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Conradino23 Keeps On Keeping On Outdoor & Indoor Using LOS/High Brix Methods

Van Stank

Member of the Month: Nov 2017 - Plant of the Month: June 2018, November 2018 - Plant of the Year: 2018
And this is MSM, that I've wanted to experiment with for a long time, but only now pulled the trigger. I started with a tsp per plant together with stinging nettle and horsetail tea I fed to Bubbas. I'm curious how it's gonna work as a finisher. They're really terpy at this point and I don't think they'll run for more than 7-10 days, cause both have started popping amber.:rollit:

Playing catch up Cons.....What is MSM and what do you use it for/what does it do?
 

Van Stank

Member of the Month: Nov 2017 - Plant of the Month: June 2018, November 2018 - Plant of the Year: 2018
Stank has been pollinating pre-flowers. These males are popping pretty early.
Pollinating pre flowers is a great trick for doing some experimental crosses AND still getting a full plant of unseeded buds. Gotta let them veg a bit to get big enough to have several pre flower pistils. Its pretty easy to get 20-40 seeds off pollinating a plant in veg. The cool thing is the seeds will be done long before the buds are done!
 

Van Stank

Member of the Month: Nov 2017 - Plant of the Month: June 2018, November 2018 - Plant of the Year: 2018
Yeah azomite, lava rock dust or similar type of grinded mineral will fix your rare minerals deficit when you cook that soil for the first time. I add about 200 g per 10 kg of soil and it’s usually enough for a few runs.
We have a lot of the granite rocks in our soil here in New England. When I do a lot of outdoor gardening....I pull plants and find the roots stuck to the small granite rocks so you know the plants are leaching everything they get off them. Good stuff that rock dust! I use it quite liberally in my soil as well as in top dressings throughout the grows.
 

Van Stank

Member of the Month: Nov 2017 - Plant of the Month: June 2018, November 2018 - Plant of the Year: 2018
I don't think rockwool would travel in the soil either due to it being so fibrous. If anything it'll disintegrate.

When mixing nutes, sulfur seems to be the most plentiful element, at least in my inventory so when formulating a regimen, I usually get more sulfur than I want. I'm eager to begin mixing soils to see what I can manipulate and unfortunately learn the hard way what I can't manipulate. I hope when that time comes I will be as informed as I could be to have a better show at guessing various ranges. Look at me planning to create problems to fix.
Neither rockwool nor rapid rooters disintegrate in soil. I have composted root balls and the rockwool cube and rapid rooters don't ever break down....at least in my experience. I have one still in my vermicompost bin and its going on 2 years and hasn't diminished one bit in size. I am leaving it in there long term just to see if it EVER breaks down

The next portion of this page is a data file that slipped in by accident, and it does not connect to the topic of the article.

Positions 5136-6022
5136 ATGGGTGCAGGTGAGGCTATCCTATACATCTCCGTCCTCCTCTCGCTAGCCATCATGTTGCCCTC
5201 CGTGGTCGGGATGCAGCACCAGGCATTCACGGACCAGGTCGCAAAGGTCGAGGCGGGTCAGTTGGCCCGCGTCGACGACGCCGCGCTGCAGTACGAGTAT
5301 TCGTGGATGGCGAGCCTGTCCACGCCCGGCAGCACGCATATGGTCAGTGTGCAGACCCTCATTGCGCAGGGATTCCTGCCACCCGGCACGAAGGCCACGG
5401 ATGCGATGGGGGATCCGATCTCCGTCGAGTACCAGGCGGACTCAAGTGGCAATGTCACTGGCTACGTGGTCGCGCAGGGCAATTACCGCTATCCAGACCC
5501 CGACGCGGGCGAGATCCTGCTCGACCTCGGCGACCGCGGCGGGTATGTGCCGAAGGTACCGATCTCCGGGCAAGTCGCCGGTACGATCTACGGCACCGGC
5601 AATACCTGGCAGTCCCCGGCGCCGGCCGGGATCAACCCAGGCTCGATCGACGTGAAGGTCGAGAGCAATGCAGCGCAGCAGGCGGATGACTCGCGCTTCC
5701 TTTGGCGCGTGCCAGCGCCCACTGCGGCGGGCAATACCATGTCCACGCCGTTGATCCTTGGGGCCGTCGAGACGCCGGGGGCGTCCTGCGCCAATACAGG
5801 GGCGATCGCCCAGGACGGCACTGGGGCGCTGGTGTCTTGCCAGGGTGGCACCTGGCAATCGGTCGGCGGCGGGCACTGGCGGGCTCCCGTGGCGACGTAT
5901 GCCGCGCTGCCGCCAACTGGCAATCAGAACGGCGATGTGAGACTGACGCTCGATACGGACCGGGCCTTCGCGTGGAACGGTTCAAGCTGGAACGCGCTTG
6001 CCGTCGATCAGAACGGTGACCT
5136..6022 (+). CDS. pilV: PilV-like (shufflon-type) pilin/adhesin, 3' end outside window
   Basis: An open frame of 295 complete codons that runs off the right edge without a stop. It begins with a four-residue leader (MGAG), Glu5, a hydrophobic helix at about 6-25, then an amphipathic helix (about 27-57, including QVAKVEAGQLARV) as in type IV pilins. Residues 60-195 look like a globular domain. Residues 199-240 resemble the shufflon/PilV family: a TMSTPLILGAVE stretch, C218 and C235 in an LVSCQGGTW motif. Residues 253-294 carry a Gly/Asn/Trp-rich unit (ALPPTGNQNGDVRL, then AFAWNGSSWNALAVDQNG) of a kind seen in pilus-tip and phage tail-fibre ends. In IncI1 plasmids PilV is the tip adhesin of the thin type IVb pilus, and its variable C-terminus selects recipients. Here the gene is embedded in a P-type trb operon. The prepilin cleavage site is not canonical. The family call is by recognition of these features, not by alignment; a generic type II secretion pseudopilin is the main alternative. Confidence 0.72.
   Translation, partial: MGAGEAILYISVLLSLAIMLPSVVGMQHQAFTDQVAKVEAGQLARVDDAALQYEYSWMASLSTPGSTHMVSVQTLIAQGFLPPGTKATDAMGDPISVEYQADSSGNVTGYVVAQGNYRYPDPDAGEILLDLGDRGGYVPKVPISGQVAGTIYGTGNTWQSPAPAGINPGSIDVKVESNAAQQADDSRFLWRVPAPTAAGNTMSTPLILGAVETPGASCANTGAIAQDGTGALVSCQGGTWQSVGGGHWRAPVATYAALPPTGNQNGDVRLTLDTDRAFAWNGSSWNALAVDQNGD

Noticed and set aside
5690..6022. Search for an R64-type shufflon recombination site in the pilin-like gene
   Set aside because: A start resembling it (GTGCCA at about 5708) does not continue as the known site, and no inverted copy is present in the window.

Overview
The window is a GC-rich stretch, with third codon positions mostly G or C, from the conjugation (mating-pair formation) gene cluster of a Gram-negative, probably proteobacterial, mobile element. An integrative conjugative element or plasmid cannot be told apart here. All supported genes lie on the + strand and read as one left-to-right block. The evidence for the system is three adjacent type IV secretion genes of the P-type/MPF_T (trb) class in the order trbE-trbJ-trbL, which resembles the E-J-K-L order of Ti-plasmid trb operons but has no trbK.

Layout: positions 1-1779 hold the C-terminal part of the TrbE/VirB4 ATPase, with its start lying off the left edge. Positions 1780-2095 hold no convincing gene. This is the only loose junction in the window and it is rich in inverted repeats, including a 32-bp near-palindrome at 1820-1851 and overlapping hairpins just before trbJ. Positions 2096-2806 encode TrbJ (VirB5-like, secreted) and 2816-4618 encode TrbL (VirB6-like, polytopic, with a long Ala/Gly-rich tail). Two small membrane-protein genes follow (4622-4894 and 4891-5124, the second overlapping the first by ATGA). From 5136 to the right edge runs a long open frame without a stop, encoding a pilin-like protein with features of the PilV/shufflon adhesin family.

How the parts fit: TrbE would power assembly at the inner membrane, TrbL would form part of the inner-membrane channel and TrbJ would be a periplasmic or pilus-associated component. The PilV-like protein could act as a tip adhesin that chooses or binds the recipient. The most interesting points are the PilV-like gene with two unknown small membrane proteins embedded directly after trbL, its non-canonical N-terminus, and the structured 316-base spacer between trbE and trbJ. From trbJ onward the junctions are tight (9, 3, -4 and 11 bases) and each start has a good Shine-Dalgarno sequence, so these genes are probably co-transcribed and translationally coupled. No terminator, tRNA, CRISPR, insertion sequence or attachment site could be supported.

Van Stank

Member of the Month: Nov 2017 - Plant of the Month: June 2018, November 2018 - Plant of the Year: 2018
Less racey - lol.

That something of interest to me for sure.

The Durban version I run is energetic and has a good effect on how music sounds and feels. Makes me wanna dance.
I love me some Durban! Like a big glass of espresso when I smoke a bowl.....very focused and makes even the most mundane tasks interesting! Ms Stank just dropped a couple Durban beans from Cannabiogen. Hoping for a decent male and female to make some more beans.
 

conradino23

Grow Journal of the Year: 2017 - Grow Journal of the Month: Sept 2017
Playing catch up Cons.....What is MSM and what do you use it for/what does it do?
That’s an organic form of sulphur extracted from tree bark. It’s 99% concentration and food grade... but apparently sulphur is sulphur and weed is very sensitive about it :)

Well sulphur is an important micronutrient and it’s been tested as a terpene stimulant in many aromatic plants, so I decided to try it. In hindsight I’d try it in early flowering and cut the dose by half at least, but it brought some valuable insight. Especially Bubbas got really long and stinky aftertaste, that enhances intensity... it’s a little bit on the nose, but very interesting tweak nonetheless.

I’ve added some to a mix of lithothamnium and fish powder I used to top dress my sativas outdoor. I’ll keep exploring the right concentration and the right time in bloom to get the best effect.
 

Van Stank

Member of the Month: Nov 2017 - Plant of the Month: June 2018, November 2018 - Plant of the Year: 2018
Ok thanks. I know my Gypsum has a lot of sulfur in it as well as another amendment or two that I use in my soil. Never felt to need to add more.....but interesting to know it can influence flavor. I may experiment with adding stuff a specific times. Thank you!